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The iguana started it. Or so says a man who claims he feared for his life and had every right to bash the creature to death under Florida’s stand your ground law.
PJ Nilaja Patterson, 43, is accused of animal cruelty over killing an iguana. But the 6-foot-3, 165-pound man argues that he was in fear for his life — and that the 3-foot green iguana was the first to resort to violence during their horrific encounter in Lake Worth Beach.
“The vicious animal got the best of Patterson and savagely bit his right arm,” say Patterson’s lawyers. The man went to the hospital and got 22 staples to close the wound caused by the “wild beast.”
Patterson’s tussle with the invasive reptile is thought to be the first time anyone has pursued a stand-your-ground claim over a deadly confrontation with an iguana. The controversial law instead was written with people and dangerous situations in mind.
Authorities accuse Patterson of being the aggressor on Sept. 2, saying that he “savagely beat, tormented, tortured, and killed” the iguana in a half-hour attack caught on surveillance video.
Prosecutor Alexandra Dorman pointed to the video as proof that “at no time was the iguana posing any real threat” to Patterson. She argued he “was not justified in his actions when he kicked this defenseless animal at least 17 times causing its death.”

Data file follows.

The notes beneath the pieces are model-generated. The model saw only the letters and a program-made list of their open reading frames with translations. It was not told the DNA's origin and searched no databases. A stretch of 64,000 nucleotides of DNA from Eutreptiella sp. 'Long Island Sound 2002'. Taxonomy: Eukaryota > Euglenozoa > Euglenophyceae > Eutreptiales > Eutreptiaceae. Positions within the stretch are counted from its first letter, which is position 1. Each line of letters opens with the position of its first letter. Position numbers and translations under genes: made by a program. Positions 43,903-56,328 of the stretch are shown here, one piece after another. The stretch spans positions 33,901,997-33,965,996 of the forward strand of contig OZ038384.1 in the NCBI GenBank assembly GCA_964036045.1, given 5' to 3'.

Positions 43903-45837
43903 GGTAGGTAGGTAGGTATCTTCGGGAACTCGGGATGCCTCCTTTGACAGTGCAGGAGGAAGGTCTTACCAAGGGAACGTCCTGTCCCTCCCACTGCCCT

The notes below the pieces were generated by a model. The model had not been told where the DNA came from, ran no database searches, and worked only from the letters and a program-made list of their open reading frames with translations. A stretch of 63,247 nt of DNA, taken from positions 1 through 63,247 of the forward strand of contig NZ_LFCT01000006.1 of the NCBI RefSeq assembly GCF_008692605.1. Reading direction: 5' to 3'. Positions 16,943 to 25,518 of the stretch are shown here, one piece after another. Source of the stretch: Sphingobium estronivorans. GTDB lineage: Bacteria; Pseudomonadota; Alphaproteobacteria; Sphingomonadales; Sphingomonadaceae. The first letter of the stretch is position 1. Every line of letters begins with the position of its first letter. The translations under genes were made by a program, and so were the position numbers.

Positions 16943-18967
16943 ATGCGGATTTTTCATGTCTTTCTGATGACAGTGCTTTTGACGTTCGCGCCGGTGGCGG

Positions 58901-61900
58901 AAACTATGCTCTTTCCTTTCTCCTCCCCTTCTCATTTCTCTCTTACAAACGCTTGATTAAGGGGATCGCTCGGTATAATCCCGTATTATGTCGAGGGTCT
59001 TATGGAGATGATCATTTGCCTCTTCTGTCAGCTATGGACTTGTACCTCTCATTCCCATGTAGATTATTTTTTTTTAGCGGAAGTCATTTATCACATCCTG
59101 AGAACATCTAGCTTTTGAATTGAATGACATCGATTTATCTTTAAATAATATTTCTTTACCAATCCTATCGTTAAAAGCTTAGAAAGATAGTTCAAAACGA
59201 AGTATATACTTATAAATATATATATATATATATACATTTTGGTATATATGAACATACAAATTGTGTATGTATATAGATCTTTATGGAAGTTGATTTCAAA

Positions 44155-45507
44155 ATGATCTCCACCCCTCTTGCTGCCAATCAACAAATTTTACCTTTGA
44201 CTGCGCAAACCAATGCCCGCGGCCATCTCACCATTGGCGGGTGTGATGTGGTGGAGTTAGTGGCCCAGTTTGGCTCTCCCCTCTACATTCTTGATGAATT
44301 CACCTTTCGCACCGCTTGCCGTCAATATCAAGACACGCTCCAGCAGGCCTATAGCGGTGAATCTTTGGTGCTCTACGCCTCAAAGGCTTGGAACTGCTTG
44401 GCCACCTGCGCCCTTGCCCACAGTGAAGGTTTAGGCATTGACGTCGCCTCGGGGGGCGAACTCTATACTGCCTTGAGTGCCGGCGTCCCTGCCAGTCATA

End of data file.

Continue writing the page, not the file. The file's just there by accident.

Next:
Patterson “clearly tormented the iguana” and when the iguana tried to defend itself, it sent Patterson “into a violent rage,” Animal Care and Control Sgt. Adam Moulton wrote in an arrest report. He added that Patterson “chose to stalk the helpless iguana and deliver vicious strikes to the animal.”
When it comes to killing an iguana, Florida law allows it if the killing is done humanely. You can hit iguanas over the head with a shovel, stab them in the brain, and even decapitate them as long as they die instantly and don’t suffer.
In Patterson’s case, the iguana did suffer, officials say. The iguana had a lacerated liver, broken pelvis and internal bleeding, which were “painful and terrifying” injuries, according to staff veterinarian Dr. Virginia Sayre, who conducted the necropsy.
But Patterson says he was the victim. He “maintains his innocence,” Assistant Public Defender Frank Vasconcelos said.
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The iguana was the initial aggressor when it “leaned forward with its mouth wide open and showing its sharp teeth, in a threatening manner,” he said. Bleeding after being bitten, Patterson “kicked the iguana as far as he could,” Vasconcelos said.
“Patterson believed that the iguana could have injected poison in him and thus he rushed to incapacitate the iguana the best way he could in order to preserve its antidote.”
“Any force used by Patterson in order to further avoid great bodily harm or even death, was reasonably justified,” Vasconcelos wrote.
In the end, Palm Beach County Circuit Judge Jeffrey Dana Gillen ruled Patterson isn’t entitled to stand-your-ground immunity. As a result, Patterson continues to face the animal cruelty charge, which is punishable by up to five years in prison.